# pH 10 to pH9 NaOH dilution

I have a pH 10 NaOH solution. I need to bring down the pH to 9. So I used the $C_1V_1 = C_2V_2$ approach.

$C_1 = \mathrm{0.0001~mol/L}$

$V1$ is the necessary amount to produce 10 L of pH9

$C_2 = \mathrm{0.00001~mol/L}$

$V_2 = \mathrm{10~L}$

\begin{align} C_1V_1 &= C_2V_2\\ 0.0001~\mathrm{mol/L}\cdot V_1 &= 0.00001~\mathrm{mol/L}\cdot 10\mathrm{L}\\ V_1 &= \frac{(0.00001)(10)}{(0.0001)}\\ V_1 &= 1\mathrm{L}\\ \end{align}

I Applied this calculation in reality and used a pH probe and got a pH of 6.5. I think the drop is too sudden in this type of titration. What should I do?

• Double check the pH meter calibration. It is impossible to dilute NaOH and get an acidic solution. – MaxW Feb 3 '16 at 22:13
• And who says water is neutral? There's always some CO2 in it, unless it wouldn't have any contact with air. – Mithoron Feb 3 '16 at 22:28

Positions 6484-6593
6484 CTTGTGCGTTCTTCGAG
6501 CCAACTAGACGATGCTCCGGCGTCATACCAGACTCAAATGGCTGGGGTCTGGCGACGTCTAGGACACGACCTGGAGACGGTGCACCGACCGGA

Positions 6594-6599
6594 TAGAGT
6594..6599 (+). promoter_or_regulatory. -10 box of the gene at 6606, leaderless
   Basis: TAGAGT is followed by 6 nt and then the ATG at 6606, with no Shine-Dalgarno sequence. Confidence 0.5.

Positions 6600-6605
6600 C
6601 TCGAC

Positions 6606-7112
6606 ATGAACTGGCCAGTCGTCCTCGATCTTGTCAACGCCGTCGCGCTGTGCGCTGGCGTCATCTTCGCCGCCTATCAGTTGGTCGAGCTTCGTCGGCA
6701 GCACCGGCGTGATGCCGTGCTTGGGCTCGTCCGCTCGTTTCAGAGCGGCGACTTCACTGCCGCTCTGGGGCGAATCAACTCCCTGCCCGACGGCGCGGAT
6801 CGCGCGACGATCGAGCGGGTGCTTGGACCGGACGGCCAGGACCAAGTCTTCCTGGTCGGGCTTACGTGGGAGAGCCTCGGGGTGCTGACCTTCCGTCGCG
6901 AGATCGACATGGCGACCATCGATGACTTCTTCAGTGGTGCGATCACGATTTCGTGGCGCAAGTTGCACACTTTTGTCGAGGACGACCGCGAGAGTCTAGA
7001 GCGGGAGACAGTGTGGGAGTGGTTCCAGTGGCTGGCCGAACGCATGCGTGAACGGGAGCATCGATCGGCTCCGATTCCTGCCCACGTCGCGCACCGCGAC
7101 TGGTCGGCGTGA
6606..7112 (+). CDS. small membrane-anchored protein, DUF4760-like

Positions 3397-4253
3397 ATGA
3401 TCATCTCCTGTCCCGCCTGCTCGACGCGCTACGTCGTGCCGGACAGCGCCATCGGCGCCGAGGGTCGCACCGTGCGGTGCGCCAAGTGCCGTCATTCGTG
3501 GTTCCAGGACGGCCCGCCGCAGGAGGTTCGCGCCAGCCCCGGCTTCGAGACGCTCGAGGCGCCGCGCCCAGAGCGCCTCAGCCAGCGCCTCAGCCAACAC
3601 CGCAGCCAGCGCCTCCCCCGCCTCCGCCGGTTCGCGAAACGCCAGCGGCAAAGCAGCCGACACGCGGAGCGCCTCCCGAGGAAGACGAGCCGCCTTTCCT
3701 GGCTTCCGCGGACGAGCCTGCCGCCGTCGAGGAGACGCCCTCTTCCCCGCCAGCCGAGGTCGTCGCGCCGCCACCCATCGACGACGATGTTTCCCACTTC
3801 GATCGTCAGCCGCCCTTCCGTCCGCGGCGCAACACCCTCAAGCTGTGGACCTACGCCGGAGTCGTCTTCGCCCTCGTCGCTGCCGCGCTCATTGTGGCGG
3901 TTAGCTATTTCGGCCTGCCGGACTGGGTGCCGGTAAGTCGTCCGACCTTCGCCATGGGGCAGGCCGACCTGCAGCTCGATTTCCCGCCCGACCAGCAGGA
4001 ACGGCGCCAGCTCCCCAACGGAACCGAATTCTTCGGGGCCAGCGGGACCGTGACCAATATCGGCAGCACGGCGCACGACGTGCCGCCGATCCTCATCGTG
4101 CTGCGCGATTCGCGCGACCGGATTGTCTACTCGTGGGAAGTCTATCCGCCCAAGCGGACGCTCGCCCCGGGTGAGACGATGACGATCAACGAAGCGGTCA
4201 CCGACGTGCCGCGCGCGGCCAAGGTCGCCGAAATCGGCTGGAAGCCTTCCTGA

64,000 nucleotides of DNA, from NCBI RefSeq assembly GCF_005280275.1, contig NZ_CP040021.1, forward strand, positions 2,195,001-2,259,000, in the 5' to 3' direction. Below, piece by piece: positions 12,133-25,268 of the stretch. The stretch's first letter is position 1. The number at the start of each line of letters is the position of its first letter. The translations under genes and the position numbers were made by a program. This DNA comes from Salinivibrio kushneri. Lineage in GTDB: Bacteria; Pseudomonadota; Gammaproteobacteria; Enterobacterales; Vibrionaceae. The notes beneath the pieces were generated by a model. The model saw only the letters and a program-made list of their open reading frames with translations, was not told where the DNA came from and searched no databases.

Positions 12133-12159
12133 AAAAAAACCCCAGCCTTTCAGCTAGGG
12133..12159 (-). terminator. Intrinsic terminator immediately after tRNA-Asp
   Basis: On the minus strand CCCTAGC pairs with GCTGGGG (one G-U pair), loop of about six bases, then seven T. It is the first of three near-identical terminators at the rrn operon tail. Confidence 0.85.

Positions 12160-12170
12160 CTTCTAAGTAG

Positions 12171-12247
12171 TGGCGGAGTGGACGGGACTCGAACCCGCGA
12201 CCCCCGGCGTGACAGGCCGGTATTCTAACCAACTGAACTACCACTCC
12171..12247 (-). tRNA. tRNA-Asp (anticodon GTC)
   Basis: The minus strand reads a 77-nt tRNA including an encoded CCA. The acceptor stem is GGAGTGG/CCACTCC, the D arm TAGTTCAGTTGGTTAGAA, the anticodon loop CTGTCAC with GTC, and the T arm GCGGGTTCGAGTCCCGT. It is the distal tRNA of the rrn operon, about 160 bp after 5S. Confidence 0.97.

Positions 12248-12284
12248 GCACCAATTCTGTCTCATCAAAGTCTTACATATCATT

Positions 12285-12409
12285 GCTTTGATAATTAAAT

• When you dilute anything down to homeopathic concentrations like 0.00001, expect all kinds of weird effects. Any impurity ($\ce{CO2}$ from air, like Mithoron said) could suddenly become more abundant than your compound. – Ivan Neretin Feb 4 '16 at 5:49
• Even with distilled water? What would be a new approach I should take? My problem is I need to make a pH10 solution which I need to creata pH9, pH8 and pH7 from the pH10 solution . – user25260 Feb 4 '16 at 13:08
• Yes, even with distilled water. The distilled water condenses out of the air, and voila! Carbon dioxide! – Oscar Lanzi May 25 '16 at 2:16

Generally, you don't make pH of $7\pm2$ by dilution alone. The required dilution is so great that it would leave very little of your compound, and then any tiny impurity would affect the result greatly. Think of a droplet on the pH meter probe left from the previous measurement. Distilled water does not help much. All the same, it contains $\ce{CO2}$ from the air, so its pH is usually about 5.5, not 7 as one might expect.